Mark Ruffalo: We’re Heading Toward a National Water Crisis

EcoWatch Daily Newsletter

Food Tank

By Danielle Nierenberg and Alonso Diaz

With record high unemployment, a reeling global economy, and concerns of food shortages, the world as we know it is changing. But even as these shifts expose inequities in the health and food systems, many experts hope that the current moment offers an opportunity to build a new and more sustainable food system.

Read More Show Less
Pexels

By Brian J. Love and Julie Rieland

The COVID-19 pandemic has disrupted the U.S. recycling industry. Waste sources, quantities and destinations are all in flux, and shutdowns have devastated an industry that was already struggling.

Read More Show Less
Pixabay

By Kris Gunnars, BSc

Unhealthy foods play a primary role in many people gaining weight and developing chronic health conditions, more now than ever before.

Read More Show Less
A man pushes his mother in a wheelchair down Ocean Drive in South Beach, Miami on May 19, 2020, amid the novel coronavirus pandemic. CHANDAN KHANNA / AFP via Getty Images

The U.S. reported more than 55,000 new coronavirus cases on Thursday, in a sign that the outbreak is not letting up as the Fourth of July weekend kicks off.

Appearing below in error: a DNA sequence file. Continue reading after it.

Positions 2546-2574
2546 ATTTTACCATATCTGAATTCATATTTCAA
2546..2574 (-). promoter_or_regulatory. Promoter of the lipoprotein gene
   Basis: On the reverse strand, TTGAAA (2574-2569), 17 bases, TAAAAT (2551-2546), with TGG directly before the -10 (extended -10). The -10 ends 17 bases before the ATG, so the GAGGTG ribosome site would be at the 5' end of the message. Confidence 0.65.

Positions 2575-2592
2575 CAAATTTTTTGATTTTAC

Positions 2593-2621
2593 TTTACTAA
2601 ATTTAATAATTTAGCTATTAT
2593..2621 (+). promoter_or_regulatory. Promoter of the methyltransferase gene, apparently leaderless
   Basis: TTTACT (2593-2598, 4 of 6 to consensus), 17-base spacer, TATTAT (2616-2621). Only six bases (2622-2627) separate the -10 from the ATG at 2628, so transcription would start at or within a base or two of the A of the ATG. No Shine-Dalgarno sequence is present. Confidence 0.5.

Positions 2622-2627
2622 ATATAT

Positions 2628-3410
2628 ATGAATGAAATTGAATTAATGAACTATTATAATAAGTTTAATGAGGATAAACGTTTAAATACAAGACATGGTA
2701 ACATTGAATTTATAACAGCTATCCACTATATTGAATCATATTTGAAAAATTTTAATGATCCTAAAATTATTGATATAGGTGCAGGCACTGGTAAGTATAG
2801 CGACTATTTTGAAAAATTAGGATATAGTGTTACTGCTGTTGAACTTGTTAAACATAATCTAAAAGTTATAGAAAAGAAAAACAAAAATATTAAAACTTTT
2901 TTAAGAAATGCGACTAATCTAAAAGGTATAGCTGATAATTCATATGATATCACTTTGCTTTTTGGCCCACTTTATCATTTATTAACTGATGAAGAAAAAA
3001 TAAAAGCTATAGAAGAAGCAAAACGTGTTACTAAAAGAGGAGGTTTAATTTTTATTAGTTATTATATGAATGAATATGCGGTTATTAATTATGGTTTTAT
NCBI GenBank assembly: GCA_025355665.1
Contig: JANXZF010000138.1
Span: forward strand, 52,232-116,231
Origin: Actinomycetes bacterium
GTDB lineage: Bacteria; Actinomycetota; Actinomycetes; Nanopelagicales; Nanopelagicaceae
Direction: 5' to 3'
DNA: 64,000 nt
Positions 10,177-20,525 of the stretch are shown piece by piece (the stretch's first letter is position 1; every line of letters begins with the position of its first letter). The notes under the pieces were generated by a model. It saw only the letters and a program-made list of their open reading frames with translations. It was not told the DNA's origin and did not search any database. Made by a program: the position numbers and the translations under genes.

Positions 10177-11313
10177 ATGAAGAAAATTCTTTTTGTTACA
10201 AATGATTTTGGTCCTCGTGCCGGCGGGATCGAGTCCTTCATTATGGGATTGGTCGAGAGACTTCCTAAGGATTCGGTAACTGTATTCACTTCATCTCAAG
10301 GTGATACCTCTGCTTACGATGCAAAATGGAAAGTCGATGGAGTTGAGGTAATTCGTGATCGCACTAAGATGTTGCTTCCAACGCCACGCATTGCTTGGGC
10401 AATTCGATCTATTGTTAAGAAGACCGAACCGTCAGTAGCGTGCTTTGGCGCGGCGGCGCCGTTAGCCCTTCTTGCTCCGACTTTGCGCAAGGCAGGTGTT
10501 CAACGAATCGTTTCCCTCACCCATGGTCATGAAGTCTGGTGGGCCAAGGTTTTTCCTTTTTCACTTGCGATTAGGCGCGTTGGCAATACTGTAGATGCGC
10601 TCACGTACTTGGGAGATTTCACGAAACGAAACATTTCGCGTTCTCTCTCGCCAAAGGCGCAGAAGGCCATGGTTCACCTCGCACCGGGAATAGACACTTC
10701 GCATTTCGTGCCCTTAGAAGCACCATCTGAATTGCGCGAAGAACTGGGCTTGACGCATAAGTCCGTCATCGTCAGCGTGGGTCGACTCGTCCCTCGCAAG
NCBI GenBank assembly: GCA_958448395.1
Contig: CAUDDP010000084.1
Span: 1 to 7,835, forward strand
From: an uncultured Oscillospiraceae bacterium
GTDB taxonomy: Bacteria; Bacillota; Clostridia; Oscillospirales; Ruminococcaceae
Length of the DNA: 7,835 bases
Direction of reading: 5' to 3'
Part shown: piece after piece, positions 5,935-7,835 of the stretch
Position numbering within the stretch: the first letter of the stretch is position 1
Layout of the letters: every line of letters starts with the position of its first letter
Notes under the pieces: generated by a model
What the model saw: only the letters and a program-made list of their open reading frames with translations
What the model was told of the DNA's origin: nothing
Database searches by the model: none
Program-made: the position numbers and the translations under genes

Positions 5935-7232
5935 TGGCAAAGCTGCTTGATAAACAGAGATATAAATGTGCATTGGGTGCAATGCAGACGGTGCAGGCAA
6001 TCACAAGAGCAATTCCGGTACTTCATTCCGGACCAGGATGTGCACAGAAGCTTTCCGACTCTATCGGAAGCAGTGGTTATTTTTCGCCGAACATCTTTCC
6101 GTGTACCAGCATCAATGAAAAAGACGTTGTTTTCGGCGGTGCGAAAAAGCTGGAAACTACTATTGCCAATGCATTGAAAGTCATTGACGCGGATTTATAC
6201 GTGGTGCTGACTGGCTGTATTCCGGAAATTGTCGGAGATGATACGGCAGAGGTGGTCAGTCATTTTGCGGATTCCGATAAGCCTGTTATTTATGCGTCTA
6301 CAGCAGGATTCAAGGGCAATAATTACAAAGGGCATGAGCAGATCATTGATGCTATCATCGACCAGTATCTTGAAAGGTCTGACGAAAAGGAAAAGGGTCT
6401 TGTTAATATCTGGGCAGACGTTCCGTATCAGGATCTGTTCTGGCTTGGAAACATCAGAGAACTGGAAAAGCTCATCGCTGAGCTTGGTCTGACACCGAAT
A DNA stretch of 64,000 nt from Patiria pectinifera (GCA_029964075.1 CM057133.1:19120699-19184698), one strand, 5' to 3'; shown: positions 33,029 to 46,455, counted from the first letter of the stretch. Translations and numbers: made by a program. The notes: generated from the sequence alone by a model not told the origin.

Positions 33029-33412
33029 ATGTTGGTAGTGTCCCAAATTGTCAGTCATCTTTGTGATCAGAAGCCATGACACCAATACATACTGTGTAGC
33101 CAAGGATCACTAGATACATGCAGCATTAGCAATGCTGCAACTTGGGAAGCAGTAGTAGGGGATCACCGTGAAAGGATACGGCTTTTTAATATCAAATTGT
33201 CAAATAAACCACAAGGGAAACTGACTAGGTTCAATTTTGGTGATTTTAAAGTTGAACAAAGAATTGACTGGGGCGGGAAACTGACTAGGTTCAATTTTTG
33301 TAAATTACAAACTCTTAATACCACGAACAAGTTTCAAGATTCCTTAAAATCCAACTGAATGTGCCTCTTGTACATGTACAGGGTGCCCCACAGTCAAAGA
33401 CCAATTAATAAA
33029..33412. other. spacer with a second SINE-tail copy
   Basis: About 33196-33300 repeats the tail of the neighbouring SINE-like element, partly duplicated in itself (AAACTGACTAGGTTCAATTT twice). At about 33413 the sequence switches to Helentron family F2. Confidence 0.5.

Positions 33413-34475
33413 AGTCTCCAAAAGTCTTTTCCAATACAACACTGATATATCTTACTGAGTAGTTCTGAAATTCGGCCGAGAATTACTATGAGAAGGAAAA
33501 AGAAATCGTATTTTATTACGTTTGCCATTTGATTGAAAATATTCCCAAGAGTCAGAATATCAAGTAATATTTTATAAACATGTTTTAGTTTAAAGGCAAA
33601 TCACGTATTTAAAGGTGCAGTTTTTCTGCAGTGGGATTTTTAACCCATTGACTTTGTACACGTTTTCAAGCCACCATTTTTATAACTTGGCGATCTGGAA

Read More Show Less
To better understand how people influence the overall health of dolphins, Oklahoma State University's Unmanned Systems Research Institute is developing a drone to collect samples from the spray that comes from their blowholes. Ken Y. / CC by 2.0

By Jason Bruck

Human actions have taken a steep toll on whales and dolphins. Some studies estimate that small whale abundance, which includes dolphins, has fallen 87% since 1980 and thousands of whales die from rope entanglement annually. But humans also cause less obvious harm. Researchers have found changes in the stress levels, reproductive health and respiratory health of these animals, but this valuable data is extremely hard to collect.

Read More Show Less

Sunscreen pollution is accelerating the demise of coral reefs globally by causing permanent DNA damage to coral. gonzalo martinez / iStock / Getty Images Plus

On July 29, Florida Governor Ron DeSantis signed into law a controversial bill prohibiting local governments from banning certain types of sunscreens.

Read More Show Less

Trending

Oat milk is popping up at coffee shops and grocery stores alike, quickly becoming one of the trendiest plant-based milks. jacqueline / CC by 2.0

By Kelli McGrane

Oat milk is popping up at coffee shops and grocery stores alike, quickly becoming one of the trendiest plant-based milks.

Read More Show Less